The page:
She has helped individual executives make mind-shifts and spoke to corporate groups and at industry conferences throughout the last decade, then began leading ELFA’s innovation workgroup in 2018, of which Stypulkoski and Preville are members.

“We have made a lot of progress. The level of conversation has radically evolved,” Reuben says. “Everyone knows we need to embrace digital, but we must not be so tech-focused we lose sight of the human side.”

Reuben continuously researches what industries outside of equipment are doing, including the medical, insurance and consumer sectors.

“It’s not about your tech tools … You can still fail if you don’t get the human side right,” Reuben says.

In every single innovation discussion, mindset and culture come up, Reuben adds.

Stypulkoski agrees. Now on the faculty of the STRIPES Leadership Program, in partnership with Monitor, he says, “It begins with leadership, enabled through culture, fueled by curiosity. When you think about the pivot we need to make, and leaders need to make, we need to stop lagging and get to the forefront of innovation.”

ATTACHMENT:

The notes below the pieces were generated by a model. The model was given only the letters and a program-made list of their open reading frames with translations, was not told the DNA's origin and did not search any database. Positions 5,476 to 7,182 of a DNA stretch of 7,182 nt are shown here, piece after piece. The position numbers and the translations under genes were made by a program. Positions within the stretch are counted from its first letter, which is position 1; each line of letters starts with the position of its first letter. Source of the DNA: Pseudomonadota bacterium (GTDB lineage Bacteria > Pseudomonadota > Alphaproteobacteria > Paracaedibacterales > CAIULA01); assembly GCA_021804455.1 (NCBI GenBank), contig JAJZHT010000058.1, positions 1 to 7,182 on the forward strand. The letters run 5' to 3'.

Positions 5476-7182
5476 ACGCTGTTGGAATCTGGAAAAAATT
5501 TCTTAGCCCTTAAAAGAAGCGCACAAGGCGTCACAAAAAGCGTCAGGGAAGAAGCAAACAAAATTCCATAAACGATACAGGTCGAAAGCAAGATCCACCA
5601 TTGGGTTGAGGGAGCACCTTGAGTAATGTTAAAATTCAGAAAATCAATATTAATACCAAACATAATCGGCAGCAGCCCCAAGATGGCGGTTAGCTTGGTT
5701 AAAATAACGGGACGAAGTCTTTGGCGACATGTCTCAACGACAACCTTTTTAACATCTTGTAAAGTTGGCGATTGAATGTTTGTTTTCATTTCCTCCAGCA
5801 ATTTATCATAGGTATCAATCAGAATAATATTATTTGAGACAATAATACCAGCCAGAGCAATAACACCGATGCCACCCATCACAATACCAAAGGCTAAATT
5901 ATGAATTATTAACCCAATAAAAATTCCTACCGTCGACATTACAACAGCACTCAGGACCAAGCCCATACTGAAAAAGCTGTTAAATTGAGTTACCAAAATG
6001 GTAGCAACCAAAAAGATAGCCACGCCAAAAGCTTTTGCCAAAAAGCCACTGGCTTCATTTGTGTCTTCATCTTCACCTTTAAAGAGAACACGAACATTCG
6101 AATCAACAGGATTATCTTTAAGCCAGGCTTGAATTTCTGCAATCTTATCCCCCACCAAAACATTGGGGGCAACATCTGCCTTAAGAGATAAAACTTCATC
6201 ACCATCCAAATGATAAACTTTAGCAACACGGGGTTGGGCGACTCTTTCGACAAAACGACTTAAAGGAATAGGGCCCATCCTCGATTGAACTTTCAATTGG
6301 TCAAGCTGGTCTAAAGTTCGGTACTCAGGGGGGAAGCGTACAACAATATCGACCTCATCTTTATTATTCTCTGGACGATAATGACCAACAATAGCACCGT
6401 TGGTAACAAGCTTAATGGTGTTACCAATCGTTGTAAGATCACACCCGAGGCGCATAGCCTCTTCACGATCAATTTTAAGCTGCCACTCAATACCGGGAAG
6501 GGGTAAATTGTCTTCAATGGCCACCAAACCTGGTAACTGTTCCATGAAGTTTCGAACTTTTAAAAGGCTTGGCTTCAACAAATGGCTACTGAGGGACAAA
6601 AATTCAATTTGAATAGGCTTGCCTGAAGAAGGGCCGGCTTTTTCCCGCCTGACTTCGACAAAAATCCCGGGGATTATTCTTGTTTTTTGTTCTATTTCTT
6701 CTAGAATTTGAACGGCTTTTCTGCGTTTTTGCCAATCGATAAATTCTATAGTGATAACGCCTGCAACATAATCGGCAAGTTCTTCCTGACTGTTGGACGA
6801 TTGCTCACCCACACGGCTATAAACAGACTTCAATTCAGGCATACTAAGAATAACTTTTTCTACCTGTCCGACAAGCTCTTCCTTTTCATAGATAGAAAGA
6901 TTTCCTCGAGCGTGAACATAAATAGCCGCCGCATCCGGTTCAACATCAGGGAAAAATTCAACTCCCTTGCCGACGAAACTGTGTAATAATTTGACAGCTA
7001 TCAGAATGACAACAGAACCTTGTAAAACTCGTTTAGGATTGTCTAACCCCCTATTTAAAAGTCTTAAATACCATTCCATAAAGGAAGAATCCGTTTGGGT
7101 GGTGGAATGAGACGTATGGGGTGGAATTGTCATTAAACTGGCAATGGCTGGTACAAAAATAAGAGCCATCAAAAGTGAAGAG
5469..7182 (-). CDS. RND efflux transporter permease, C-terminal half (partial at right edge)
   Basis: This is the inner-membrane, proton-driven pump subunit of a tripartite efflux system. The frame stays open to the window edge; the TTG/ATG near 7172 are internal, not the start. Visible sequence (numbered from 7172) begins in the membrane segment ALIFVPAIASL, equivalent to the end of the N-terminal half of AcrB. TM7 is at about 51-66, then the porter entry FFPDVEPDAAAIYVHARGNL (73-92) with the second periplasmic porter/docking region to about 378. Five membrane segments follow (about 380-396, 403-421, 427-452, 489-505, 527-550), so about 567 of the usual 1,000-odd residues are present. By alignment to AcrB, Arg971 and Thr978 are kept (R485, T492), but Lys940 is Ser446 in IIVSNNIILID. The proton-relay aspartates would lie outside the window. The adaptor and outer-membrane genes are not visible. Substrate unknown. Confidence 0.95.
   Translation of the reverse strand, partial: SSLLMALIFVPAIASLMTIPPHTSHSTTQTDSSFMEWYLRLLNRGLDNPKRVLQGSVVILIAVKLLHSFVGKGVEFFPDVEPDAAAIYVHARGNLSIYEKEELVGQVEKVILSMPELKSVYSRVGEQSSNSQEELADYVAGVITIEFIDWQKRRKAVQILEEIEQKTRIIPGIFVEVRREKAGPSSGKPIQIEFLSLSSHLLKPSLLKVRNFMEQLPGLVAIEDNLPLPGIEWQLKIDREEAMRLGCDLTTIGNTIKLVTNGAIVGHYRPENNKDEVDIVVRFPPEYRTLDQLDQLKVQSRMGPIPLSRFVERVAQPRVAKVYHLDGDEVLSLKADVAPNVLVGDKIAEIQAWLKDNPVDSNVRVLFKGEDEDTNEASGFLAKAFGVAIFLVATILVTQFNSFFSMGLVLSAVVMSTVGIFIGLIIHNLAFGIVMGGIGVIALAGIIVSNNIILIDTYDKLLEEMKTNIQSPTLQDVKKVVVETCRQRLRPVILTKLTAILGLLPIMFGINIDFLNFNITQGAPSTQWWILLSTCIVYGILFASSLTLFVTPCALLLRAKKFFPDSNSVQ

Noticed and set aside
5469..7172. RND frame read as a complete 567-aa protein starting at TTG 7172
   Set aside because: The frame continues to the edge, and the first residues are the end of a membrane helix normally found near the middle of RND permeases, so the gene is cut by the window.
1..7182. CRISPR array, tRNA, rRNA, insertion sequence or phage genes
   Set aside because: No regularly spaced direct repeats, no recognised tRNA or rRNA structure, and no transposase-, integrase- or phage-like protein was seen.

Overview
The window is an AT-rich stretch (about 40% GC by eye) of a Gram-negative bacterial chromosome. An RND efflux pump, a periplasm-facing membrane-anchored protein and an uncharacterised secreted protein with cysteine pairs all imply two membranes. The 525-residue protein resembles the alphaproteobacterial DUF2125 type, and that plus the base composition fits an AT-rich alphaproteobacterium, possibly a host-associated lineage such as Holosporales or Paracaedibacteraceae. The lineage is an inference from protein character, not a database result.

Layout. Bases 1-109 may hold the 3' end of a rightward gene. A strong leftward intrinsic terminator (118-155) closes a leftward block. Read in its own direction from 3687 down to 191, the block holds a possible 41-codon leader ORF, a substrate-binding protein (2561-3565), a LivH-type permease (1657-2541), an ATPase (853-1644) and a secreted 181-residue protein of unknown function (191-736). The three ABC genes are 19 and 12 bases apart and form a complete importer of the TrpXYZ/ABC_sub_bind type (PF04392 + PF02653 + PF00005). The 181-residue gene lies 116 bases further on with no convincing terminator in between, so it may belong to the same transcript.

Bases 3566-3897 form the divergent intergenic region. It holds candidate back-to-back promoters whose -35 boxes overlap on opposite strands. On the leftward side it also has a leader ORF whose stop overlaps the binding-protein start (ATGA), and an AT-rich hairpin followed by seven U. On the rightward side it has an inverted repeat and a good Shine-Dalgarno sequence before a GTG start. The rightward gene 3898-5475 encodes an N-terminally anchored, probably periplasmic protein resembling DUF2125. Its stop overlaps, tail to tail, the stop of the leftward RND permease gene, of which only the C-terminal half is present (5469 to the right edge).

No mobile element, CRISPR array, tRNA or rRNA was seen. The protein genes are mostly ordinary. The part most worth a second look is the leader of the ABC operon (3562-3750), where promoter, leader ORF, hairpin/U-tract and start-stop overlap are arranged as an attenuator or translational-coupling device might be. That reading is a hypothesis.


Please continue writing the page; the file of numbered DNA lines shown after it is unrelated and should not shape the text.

A Case in Point:

The fiber laser cutters sold by Hytek range in price from $65,000 to $500,000, and customers range in size from smaller fabrication shops and signmakers to large organizations such as Lockheed Martin and NASA. One challenge to finding a successful financing solution was figuring out a way to cater to so many different ticket sizes and purchaser profiles.

Hytek’s leaders found APPROVE Payments. Their SaaS solution allows equipment sellers to give their customers access to a curated network of lenders, with tech-based tools that make it easy to display monthly financing costs and allow for a fast and easy application process.

“We were struggling … We weren’t getting many applications, and that was hurting our sales,” Jason Jones says. “The digital quote with the finance payment was a selling point for APPROVE. Compared to what we were doing before, it’s just night and day.”